Introduction: The relationship between clinical outcome and arterial occlusive lesion (AOL) location in patients after endovascular therapy is not fully determined. We aimed to investigate if the location of the arterial occlusive lesion (AOL) is an independent predictor of good functional outcome.
Hypothesis: AOL location impacts clinical outcome with distal lesions having higher rates of good functional outcome (GFO) in reperfused patients.
Methods: Using data from the CTP to predict Response to recanalization in Ischemic Stroke Project (CRISP), a multi-center, NIH-sponsored prospective cohort study, we analyzed the effect of AOL location on clinical outcome. Patients were included if they had documented reperfusion on early follow-up MR or CT perfusion imaging (>50% reduction in Tmax>6s lesion volume) or on angiography (TICI 2b or 3). Good functional outcome was defined as mRS score 0-2 at day 90. AOL location was categorized as proximal ICA, distal ICA, MCA-M1, or MCA-M2. Fully automated perfusion software (RAPID) was used to calculate CTP infarct core volume (rCBF<30%) and critically hypoperfused tissue volume (Tmax>6s). We assessed whether age, NIHSS score, infarct core, critically hypoperfused tissue, and AOL are associated with GFO using univariate and multivariate analyses.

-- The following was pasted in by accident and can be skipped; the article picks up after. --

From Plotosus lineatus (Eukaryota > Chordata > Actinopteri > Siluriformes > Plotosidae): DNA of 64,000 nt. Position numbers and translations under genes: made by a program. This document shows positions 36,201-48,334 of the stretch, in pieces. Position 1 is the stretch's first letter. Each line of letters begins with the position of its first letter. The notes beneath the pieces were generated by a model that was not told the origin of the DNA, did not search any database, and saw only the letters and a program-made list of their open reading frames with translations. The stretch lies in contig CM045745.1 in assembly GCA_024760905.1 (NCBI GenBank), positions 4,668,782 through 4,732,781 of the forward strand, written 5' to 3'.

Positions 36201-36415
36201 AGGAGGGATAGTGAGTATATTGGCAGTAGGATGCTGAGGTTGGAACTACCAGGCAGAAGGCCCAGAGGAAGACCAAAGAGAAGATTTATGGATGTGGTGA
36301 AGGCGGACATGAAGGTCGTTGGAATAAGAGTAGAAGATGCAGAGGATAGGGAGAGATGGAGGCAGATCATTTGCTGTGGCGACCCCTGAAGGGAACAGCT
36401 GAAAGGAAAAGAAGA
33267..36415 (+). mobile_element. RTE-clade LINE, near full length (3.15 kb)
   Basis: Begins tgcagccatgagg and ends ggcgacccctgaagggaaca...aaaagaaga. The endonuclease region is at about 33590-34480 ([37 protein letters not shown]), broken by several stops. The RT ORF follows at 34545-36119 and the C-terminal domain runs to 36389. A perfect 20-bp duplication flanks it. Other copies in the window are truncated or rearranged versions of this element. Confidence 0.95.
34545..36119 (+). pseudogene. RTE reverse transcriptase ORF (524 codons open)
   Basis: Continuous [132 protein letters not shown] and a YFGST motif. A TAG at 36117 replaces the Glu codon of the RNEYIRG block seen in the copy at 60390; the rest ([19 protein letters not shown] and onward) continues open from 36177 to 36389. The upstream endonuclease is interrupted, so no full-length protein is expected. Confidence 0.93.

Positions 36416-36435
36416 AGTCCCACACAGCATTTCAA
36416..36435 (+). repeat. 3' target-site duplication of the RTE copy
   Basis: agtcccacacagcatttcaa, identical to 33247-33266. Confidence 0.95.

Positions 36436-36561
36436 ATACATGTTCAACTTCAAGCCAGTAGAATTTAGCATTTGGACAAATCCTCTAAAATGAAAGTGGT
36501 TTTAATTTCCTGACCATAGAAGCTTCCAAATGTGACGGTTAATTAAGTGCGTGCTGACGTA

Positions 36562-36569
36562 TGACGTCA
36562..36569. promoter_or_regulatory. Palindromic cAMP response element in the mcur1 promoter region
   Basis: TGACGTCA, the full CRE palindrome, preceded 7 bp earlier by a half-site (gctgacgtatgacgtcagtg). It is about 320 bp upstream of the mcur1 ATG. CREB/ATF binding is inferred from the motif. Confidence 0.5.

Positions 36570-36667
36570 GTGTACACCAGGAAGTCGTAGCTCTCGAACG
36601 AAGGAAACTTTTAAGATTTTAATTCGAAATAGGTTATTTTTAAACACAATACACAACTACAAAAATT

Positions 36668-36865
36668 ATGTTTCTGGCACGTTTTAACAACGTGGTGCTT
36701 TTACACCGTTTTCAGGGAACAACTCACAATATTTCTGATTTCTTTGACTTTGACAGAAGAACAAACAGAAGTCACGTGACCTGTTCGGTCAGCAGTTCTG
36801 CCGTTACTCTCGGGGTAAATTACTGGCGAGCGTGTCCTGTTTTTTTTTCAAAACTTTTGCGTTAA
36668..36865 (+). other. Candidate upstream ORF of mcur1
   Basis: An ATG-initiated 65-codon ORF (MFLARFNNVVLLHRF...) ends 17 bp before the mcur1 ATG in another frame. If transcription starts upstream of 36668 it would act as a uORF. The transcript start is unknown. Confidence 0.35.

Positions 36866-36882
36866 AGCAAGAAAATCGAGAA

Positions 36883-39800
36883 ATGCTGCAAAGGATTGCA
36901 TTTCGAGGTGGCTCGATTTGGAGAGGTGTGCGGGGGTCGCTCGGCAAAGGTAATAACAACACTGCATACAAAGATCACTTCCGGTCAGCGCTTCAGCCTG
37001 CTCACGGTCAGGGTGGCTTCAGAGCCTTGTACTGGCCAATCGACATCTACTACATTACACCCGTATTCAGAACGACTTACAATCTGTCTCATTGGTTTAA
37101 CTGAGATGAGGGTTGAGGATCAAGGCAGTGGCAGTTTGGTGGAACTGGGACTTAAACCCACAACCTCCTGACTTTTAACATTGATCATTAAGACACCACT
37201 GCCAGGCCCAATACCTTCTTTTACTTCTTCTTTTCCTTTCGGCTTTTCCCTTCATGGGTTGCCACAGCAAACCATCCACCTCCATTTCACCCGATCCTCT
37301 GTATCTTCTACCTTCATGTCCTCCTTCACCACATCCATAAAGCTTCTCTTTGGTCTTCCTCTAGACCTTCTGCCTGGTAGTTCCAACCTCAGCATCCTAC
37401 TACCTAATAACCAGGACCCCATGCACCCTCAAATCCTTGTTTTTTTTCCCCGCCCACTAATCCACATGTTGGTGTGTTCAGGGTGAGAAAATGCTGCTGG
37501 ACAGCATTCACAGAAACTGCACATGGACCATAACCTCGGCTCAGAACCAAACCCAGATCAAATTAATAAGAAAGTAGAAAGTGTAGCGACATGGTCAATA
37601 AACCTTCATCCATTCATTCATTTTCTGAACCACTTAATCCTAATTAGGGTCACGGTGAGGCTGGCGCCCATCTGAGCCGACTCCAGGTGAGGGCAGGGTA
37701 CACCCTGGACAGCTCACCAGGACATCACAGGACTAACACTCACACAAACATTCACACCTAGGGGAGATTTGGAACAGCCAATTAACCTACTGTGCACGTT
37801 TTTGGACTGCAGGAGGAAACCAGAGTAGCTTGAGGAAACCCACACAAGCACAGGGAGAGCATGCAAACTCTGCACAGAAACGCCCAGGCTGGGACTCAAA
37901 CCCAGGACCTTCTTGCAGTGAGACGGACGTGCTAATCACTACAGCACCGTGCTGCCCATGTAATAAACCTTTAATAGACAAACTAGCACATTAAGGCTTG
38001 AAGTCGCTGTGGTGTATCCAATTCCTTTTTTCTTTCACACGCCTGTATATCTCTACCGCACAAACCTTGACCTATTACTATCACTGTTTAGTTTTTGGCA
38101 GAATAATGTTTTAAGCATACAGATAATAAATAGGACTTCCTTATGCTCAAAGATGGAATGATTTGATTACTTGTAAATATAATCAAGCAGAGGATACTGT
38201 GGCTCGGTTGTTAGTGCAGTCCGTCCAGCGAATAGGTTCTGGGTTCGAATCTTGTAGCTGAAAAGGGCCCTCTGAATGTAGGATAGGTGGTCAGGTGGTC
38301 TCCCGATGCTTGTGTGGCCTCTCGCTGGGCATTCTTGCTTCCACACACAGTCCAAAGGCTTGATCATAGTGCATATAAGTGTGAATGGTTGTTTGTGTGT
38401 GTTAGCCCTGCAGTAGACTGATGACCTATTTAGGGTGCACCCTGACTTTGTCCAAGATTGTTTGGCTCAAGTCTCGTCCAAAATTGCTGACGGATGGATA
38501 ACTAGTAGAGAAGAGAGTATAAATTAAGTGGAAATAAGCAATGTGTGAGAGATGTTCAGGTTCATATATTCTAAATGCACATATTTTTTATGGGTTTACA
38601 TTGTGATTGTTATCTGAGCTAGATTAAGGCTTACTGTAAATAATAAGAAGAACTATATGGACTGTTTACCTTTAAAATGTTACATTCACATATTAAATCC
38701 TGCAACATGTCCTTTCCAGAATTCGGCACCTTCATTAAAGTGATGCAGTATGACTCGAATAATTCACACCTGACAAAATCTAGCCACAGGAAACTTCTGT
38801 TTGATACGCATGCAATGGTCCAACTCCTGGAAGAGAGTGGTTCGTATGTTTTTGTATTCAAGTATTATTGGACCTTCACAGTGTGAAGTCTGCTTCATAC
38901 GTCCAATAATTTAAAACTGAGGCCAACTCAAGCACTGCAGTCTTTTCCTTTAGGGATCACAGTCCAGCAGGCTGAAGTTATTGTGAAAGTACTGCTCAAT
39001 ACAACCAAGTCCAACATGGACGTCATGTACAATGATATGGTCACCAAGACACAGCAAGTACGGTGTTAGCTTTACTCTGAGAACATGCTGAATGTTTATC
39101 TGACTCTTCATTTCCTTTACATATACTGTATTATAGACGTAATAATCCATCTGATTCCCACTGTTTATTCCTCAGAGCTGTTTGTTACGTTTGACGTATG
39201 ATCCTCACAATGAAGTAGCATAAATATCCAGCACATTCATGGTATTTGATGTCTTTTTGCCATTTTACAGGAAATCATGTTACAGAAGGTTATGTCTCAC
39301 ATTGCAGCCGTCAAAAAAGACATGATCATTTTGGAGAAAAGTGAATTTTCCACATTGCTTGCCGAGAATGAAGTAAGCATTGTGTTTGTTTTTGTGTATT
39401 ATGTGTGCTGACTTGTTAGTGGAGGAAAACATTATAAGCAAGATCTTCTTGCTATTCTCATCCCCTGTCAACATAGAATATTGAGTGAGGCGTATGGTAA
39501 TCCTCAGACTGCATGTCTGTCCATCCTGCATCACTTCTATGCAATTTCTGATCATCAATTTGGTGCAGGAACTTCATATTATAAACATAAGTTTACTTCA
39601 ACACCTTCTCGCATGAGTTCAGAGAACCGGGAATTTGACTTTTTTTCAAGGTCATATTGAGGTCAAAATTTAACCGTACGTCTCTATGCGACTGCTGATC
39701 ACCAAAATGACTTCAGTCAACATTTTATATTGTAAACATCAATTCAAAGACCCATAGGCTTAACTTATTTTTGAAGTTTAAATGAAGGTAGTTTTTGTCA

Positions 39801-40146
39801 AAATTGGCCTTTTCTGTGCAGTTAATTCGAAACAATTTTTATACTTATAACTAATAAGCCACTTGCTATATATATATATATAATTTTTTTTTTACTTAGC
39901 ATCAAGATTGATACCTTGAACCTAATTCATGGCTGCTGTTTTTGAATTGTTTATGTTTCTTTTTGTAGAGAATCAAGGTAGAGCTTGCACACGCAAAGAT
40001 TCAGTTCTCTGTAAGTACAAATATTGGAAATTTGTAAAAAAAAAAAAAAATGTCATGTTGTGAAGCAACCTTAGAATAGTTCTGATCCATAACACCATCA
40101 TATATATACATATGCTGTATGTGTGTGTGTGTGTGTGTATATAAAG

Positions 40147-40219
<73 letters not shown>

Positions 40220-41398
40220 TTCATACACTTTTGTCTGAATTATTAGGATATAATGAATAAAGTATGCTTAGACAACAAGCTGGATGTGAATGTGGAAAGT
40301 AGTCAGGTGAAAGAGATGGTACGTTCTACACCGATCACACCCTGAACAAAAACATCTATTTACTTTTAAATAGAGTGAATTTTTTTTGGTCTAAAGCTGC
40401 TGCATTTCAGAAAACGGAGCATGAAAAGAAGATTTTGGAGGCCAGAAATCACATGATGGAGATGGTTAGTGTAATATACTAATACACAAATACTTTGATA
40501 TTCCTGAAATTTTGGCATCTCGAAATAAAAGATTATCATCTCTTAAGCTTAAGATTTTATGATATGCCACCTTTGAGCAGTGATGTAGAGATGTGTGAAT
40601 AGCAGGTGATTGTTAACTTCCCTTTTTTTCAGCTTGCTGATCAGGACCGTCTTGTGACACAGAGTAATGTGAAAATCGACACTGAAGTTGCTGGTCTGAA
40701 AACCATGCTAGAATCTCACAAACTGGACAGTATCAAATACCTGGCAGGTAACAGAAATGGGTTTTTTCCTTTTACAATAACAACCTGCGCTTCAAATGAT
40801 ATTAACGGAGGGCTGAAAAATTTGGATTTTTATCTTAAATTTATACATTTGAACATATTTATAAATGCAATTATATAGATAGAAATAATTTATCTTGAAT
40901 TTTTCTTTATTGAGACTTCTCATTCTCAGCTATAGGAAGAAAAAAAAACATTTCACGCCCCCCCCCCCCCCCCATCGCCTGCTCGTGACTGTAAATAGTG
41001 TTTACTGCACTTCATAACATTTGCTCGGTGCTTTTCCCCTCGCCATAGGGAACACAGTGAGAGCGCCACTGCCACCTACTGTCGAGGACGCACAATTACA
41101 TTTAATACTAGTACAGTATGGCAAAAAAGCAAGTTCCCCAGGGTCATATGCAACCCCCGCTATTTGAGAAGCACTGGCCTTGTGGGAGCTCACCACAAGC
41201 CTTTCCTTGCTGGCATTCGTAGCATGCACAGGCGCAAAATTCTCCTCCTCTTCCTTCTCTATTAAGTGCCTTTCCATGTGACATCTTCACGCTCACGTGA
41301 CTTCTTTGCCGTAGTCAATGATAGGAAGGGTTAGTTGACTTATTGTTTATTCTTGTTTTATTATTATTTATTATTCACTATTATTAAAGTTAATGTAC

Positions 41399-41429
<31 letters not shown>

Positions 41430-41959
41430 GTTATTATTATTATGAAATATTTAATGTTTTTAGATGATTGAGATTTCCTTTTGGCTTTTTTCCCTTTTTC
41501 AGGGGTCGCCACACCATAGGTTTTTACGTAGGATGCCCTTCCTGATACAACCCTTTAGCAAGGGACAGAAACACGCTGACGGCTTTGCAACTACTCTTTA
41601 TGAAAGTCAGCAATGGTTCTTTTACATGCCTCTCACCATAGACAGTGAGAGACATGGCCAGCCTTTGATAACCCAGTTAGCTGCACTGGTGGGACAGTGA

Results: The analysis included 167 of 201 patients (proximal ICA=21, distal ICA=32, M1=99, M2=15). Median NIHSS score (IQR) for groups were respectively: 18(14-22), 18(15-23), 17(11-20), 15( 13-19). Mean core volumes (mL) (IQR) were: 24.2(1.1-22.9), 13.0(0.0-17.7), 16.5(0.0-26.2), 10.6(1.1-13.0). Significant independent predictors of GFO were age (OR 0.82 for every 5 year increment, 95% CI 0.72-0.94), NIHSS score (OR 0.86, 95% CI 0.79-0.93), and core volume (OR 0.78 for every 10 mL increase, 95% CI 0.62-0.94), whereas AOL location (p=0.8-0.9) and the volume of critically hypoperfused tissue (p=0.5) were not significant in univariate and multivariate analyses.
Conclusion: Baseline symptom severity, infarct core volume, and age drive functional outcomes in stroke patients with successful endovascular reperfusion. These variables, but not AOL location and volume of critically hypoperfused tissue, should be used for prognostication in the acute setting.